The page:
Naifeh rejected the notion, advanced by some reviewers, that because he and Smith showed Pollock as somewhat uncontrolled and inarticulate, they did not respect the artist. "Some educated people have a hard time seeing that people can be intelligent without being verbal, without being articulate, without being logical, that there is an intelligence that is intuitive and emotional and visual without being translated into words," Naifeh told Muchnic. "What's wonderful about Jackson is the triumph over vulgarity of human life and his own desires and the coarseness and brutishness of his own life to create these incredible, lyrical, magical images. Jackson took the most tormented aspects of his daily life and worked them into his masterpieces."

Returning to the "true crime" genre characterized by The Mormon Murders, Naifeh and Smith followed Pollock with Final Justice: The True Story of the Richest Man Ever Tried for Murder. The book draws on the case of Cullen Davis, scion of a Texas millionaire who had amassed his fortune by "questionable means," as a Publishers Weekly contributor put it. A withdrawn adolescent who was abused by his father, Davis grew into what the reviewer called a "monstrous adult" who in 1976 was accused of the murder of the acquaintance and daughter of a friend of his estranged wife. Though Davis was also in court on subsequent murder-for-hire charges, he was never indicted, "thanks to a legal staff that eventually numbered thirty and the expenditure of perhaps $20 million," according to the reviewer.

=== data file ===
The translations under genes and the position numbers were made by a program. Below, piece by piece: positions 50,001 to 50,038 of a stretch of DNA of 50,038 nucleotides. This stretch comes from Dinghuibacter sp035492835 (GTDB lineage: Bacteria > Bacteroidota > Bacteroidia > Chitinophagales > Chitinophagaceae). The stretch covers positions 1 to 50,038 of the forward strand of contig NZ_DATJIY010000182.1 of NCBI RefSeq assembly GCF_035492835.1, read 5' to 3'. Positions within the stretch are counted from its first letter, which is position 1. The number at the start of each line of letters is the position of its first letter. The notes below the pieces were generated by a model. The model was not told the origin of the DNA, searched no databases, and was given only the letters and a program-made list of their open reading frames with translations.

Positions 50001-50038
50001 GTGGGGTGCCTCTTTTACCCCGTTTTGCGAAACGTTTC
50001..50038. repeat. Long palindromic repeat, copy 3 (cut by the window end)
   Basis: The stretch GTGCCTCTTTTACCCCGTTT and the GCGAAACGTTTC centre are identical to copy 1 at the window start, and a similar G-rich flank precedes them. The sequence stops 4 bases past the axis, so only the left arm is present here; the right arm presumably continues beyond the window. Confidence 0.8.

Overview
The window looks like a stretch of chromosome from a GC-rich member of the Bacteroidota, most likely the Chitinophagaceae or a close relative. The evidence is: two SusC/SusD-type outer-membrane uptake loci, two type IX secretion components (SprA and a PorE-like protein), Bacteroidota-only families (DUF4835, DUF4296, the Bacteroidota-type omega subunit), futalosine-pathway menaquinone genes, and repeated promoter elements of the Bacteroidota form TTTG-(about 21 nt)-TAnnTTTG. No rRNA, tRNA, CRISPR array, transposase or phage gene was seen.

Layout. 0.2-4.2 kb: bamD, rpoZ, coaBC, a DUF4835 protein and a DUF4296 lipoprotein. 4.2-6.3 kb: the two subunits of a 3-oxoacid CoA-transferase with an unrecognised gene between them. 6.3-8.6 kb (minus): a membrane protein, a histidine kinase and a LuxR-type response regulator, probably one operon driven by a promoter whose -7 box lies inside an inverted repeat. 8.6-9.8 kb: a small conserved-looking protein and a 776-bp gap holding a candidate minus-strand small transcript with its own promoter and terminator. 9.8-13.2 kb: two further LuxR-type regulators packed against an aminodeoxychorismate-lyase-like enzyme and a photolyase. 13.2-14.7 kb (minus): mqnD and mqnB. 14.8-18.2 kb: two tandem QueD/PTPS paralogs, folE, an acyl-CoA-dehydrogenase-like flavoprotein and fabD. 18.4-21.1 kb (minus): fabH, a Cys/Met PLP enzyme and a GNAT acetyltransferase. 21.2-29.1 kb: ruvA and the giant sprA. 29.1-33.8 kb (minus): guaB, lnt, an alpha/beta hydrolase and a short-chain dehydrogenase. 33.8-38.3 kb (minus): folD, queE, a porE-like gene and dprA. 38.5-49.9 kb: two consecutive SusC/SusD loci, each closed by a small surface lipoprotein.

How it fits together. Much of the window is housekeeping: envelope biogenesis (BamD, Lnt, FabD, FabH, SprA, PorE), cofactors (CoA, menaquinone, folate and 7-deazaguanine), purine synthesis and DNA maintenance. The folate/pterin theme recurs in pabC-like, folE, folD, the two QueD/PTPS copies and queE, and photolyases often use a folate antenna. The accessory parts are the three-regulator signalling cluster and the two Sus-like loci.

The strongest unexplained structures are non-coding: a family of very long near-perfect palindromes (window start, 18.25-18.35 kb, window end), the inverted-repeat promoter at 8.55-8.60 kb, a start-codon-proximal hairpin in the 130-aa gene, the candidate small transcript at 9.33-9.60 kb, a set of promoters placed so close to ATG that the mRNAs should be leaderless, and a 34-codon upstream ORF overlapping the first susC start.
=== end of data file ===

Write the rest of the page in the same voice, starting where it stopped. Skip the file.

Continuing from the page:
The Publishers Weekly critic praised the authors' efforts in Final Justice, and similar notices accompanied the 1995 release of A Stranger in the Family: A True Story of Murder, Madness, and Unconditional Love. The titular stranger is Danny Starrett, who outwardly led a normal, middle-class life as a husband and father. But while his wife was away visiting her parents, Starrett engaged in violent sprees against young women in South Carolina and Georgia. After overwhelming evidence was brought against Starrett, he confessed to five rapes and one murder, the murder victim being a fifteen-year-old girl to whose body Starrett led the police. Stranger covers the events surrounding the crimes and the trials, particularly the efforts of Starrett's mother, Gerry, to spare her son from Georgia's electric chair. It was Gerry who "gave [Naifeh and Smith] unlimited cooperation and access to her son and his prison journals," Pam Lambert pointed out in a People article.

Stranger in the Family uses prison interviews and diary excerpts to delve into the troubled past of the convicted murderer, plus the reactions of Starrett's relatives, who at first refused to believe that their loved one had committed such heinous crimes. In a review for Entertainment Weekly, Gene Lyons thought that by telling the story from the Starretts' point of view, the authors "paint themselves into a corner." But Lambert had another view, saying the case of a family manturned-murderer is a "bizarre odyssey that makes for compelling reading." Booklist's Sue-Ellen Beauregard thought that this account "lacks the punch" of Final Justice, but conceded that the excerpts from Starrett's diary "lend some insight into his disturbed mind." A Publishers Weekly contributor deemed the work "a powerful and perceptive study."